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representational image. VOA

Supervised by young engineers, workers at the start-up company Chakr Innovation in New Delhi cut and weld sheets of metal to make devices that will capture black plumes of smoke from diesel generators and convert it into ink.

In a cabin, young engineers pore over drawings and hunch over computers as they explore more applications of the technology that they hope will aid progress in cleaning up the Indian capital’s toxic air – among the world’s dirtiest.

While the millions of cars that ply Delhi’s streets are usually blamed for the city’s deadly air pollution, another big culprit is the massive diesel generators used by industries and buildings to light up homes and offices during outages when power from the grid switches off – a frequent occurrence in summer. Installed in backyards and basements, they stay away from the public eye.

“Although vehicular emissions are the show stoppers, they are the ones which get the media attention, the silent polluters are the diesel generators,” says Arpit Dhupar, one of the three engineers who co-founded the start up.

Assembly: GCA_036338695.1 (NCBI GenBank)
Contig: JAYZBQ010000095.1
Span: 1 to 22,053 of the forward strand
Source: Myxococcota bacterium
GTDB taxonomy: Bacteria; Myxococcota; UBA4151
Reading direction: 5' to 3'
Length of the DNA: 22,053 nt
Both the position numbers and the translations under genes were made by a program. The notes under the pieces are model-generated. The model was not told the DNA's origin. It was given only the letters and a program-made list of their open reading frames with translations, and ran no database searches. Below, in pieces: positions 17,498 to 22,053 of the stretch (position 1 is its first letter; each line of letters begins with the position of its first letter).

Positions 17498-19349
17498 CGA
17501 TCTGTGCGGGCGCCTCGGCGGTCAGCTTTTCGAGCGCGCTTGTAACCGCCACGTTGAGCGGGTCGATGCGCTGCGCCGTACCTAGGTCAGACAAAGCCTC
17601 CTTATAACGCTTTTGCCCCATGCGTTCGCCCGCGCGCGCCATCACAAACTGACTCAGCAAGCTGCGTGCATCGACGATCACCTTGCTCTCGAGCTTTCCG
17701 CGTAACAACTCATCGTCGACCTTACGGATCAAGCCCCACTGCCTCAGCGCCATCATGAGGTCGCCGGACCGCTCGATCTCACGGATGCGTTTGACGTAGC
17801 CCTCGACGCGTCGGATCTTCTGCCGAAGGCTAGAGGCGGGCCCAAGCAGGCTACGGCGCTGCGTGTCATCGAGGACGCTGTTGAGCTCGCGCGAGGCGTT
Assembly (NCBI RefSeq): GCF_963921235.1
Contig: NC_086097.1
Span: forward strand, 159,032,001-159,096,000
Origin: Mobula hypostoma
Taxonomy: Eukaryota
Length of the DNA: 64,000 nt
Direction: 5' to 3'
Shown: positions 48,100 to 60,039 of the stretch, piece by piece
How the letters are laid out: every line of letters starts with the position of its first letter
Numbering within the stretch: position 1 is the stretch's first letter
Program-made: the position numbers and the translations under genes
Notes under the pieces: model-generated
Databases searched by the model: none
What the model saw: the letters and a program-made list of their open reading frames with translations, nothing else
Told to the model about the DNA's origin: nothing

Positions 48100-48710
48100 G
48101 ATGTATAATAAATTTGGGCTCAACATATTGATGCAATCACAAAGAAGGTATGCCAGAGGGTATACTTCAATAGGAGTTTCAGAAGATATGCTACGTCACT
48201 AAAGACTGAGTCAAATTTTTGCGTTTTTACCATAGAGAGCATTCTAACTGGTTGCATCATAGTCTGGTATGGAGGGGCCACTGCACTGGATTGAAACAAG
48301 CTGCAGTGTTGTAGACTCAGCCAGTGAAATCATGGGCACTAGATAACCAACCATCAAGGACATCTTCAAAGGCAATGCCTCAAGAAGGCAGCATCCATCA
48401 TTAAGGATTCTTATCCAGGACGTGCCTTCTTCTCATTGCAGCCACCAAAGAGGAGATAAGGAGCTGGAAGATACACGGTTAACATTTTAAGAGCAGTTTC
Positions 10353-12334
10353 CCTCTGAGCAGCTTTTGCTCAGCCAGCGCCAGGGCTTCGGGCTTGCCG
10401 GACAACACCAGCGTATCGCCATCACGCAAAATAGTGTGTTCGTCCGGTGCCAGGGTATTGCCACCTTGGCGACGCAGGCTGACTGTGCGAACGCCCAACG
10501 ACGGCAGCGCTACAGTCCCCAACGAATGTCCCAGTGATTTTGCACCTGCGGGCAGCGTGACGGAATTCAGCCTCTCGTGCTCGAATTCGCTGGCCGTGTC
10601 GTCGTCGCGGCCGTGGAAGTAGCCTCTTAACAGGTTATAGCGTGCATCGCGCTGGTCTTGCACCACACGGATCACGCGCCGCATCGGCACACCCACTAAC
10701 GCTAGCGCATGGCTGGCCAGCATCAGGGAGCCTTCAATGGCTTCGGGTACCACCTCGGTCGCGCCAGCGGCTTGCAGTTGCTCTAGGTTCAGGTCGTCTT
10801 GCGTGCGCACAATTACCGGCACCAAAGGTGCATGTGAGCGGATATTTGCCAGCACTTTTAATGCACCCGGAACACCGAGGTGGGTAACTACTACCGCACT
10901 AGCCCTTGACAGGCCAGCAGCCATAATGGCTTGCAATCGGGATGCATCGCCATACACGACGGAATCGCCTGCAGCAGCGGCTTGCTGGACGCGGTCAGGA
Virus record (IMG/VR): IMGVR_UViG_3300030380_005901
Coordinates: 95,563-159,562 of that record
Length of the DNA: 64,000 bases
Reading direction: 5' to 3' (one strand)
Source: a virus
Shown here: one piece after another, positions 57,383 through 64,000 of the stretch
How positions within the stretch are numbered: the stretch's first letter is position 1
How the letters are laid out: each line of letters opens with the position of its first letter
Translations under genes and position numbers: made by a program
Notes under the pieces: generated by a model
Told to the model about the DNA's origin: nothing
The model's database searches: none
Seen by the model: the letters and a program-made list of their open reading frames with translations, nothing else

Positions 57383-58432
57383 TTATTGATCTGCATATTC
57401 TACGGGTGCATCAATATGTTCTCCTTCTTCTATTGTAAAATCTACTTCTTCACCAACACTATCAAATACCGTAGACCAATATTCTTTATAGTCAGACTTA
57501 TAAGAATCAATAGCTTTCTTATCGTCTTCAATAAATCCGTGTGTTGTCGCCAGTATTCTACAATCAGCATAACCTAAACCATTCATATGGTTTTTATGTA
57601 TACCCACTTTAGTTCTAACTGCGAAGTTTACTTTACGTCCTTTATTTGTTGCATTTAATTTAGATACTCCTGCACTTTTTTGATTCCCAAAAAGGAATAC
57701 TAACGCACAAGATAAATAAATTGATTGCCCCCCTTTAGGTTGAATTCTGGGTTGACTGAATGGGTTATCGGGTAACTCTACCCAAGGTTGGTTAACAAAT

The idea that this polluting smoke needs attention struck Dhupar three years ago as he sipped a glass of sugarcane juice at a roadside vendor and saw a wall blackened with the fumes of a diesel generator he was using.

It jolted him into joining with two others who co-founded the start-up to find a solution. Dhupar had experienced first hand the deadly impact of this pollution as he developed respiratory problems growing up in Delhi.

An Indian girls holds a banner during a protest against air pollution in New Delhi, India, Nov. 6, 2016.
An Indian girls holds a banner during a protest against air pollution in New Delhi, India, Nov. 6, 2016.

A new business

As the city’s dirty air becomes a serious health hazard for many citizens, it has turned into both a calling and a business opportunity for entrepreneurs looking at ways to improve air quality.

According to estimates, vehicles contribute 22 percent of the deadly PM 2.5 emissions in Delhi, while the share of diesel generators is about 15 percent. These emissions settle deep into the lungs, causing a host of respiratory problems.